In the fiscal year 2013, the United States Federal Government spent $320 Million on drug addiction research, according to a report by the Cincinnati Enquirer. The amount of federal spending was down 20 percent when compared to the inflation adjusted amount of $402 Million in 2010.
When adjusted for inflation, the amount of federal spending for 2013 was the same as FY 2002.
According to the Association for Addiction Professionals, about 10 percent of people in the United States who are addicted to prescription drugs or are heroin addicts have received any sort of treatment.
Source: Carrie Blackmore Smith and Terry DeMio, “No way out: Heroin addicts trapped in deadly maze,” Cincinnati Enquirer, May 19, 2014.
Data released by the National Police Agency in Japan stated that 10,909 people were arrested in the country for various drug offenses in 2013.
Of the total who were arrested, 2,206 people, or 20 percent, were people over the age of 50. According to security officials, the number of older suspects who are arrested for drug crimes in Japan has risen in the last several years.
(See more crime in Japan statistics.)
Source: Kenji Ogata and Roppei Tsuda, “Crime boss: Several buyers of illegal drugs are in showbiz,” Asahi Shimbun, May 19, 2014.
A teenager who sells crystal meth in Tehran, Iran, told the media that he sells a gram of crystal meth for about $5. Buyers of meth in Iran include many students and middle-class workers. According to the dealer, meth is more expensive than heroin in Iran, and many young people in Iran see crystal meth as “a luxury drug.” Many women have started to take crystal meth in order to lose weight and state that the methamphetamine pills are “cheaper than liposuction.”
(How much does meth cost?)
Government security agents in Iran reported seizing 3,500 kilograms of crystal meth in Iran in 2013, along with discovering 375 meth labs.
Security services in Iran spend up to $1 Billion a year combating drug trafficking along the border with Afghanistan. 80 percent of the executions conducted by the Iranian government are on charges related to drug trafficking.
From the time of the Islamic Revolution in 1979 to 2014, nearly 4,000 security personnel have been killed while conducting anti-narcotics operations.
(Additional crystal meth facts.)
Source: Ramita Navai, “Breaking bad in Tehran: how Iran got a taste for crystal meth,” Guardian, May 13, 2014.
A Bedouin who lives in the Sinai Peninsula of Egypt has resorted to growing opium for drug traffickers in order to make a living.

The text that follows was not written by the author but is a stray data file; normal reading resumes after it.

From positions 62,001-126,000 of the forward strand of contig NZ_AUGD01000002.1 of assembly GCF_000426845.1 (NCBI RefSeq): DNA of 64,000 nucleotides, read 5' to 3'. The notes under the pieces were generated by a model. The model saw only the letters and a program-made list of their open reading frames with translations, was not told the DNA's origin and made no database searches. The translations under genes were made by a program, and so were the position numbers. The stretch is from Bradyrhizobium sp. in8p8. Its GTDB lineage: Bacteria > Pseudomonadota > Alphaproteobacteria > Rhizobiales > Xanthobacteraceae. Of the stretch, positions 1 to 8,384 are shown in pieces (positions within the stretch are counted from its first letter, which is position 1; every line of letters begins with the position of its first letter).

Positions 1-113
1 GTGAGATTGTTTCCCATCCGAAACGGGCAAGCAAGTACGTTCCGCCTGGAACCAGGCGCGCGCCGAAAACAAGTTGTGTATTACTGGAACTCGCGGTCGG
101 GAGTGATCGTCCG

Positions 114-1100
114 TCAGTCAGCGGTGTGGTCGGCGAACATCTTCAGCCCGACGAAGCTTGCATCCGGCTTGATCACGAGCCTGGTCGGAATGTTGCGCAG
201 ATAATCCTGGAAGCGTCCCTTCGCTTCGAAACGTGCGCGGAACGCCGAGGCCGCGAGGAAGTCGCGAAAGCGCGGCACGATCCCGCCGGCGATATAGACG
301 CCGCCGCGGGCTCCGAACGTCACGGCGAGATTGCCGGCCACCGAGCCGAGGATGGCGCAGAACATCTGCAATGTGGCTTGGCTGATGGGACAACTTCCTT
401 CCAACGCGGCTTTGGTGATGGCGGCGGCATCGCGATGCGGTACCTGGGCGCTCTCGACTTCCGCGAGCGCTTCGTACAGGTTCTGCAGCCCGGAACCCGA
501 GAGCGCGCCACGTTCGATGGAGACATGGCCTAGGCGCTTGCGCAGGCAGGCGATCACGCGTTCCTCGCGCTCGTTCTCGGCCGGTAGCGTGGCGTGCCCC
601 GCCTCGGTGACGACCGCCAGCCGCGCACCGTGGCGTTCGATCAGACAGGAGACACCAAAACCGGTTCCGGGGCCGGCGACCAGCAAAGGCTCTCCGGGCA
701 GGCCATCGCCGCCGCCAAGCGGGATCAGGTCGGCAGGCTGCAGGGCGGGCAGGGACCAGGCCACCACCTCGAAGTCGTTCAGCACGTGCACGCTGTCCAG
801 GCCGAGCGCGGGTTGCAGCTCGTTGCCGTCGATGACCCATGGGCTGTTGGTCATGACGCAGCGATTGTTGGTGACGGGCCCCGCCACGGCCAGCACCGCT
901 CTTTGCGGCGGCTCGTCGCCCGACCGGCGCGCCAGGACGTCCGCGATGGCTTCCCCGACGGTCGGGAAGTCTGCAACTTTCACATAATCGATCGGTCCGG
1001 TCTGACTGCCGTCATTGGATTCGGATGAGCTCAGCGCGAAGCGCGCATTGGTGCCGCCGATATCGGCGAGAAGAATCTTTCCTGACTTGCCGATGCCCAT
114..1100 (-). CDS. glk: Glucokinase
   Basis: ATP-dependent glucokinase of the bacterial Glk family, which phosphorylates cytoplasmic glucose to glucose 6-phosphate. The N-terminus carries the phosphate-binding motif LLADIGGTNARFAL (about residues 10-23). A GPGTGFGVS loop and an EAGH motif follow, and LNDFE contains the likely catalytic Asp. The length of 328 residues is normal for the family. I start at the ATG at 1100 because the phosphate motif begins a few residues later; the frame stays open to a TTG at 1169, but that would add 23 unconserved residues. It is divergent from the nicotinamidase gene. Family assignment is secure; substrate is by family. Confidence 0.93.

The man told the media that he previously provided camel tours to tourists. Before the uprising and revolution in Egypt in 2011, the man would see about 60 tourists each day. In the years following the revolution, the number of tourists have basically dropped to zero.
Many of the workers in the region turned to growing opium in order to make money. From 0 fields before 2011, there were around 100 fields reportedly in the area as of 2014. Each new growing season brought in more opium fields.
(More heroin facts.)
In the planting season of 2014, the man had about 5 kilos of raw opium that he was planning on selling to drug traffickers. According to the man, drug dealers pay him a little under $1,370 (€1,000) per kilo. After splitting the profit with his business partner and calculating expenses such as seeds, water and labor, the farmer’s total profit from his opium field is about $826 (€600). This amount is significantly less than what he made a a tour guide.
(More earnings from illegal jobs.)
Source: Theresa Breuer, “Egypt’s Tourism Crash Gives Way To Bustling Opium Trade,” WorldCrunch, May 8, 2014.
Roughly 40 percent of those between the ages of 15 to 25 years old in Indian state of Punjab is addicted to some form of narcotics, whether it be heroin addiction or alcohol addiction. 48 percent of the farmers and laborers in the state are also considered to be addicts.
In the neighborhood of Amritsar, thousands of men have died while in their 20s to 30s due to complications related to their drug addiction. In one school, about 70 percent of the students have lost one parent to drug addiction.
During election season, political parties in India hand out bottles of liquor and heroin to voters in an attempt to get them to vote for their candidates. In the two months of campaigning leading up to the April 20, 2014 voting day, nearly 700,000 liters of alcohol, 150 kilograms of heroin, and 30 tons of opium poppy husk was seized in Punjab. The election commission was receiving up to 60 calls each day of parties illegally handing out items during the campaign season.
(More crime in India statistics.)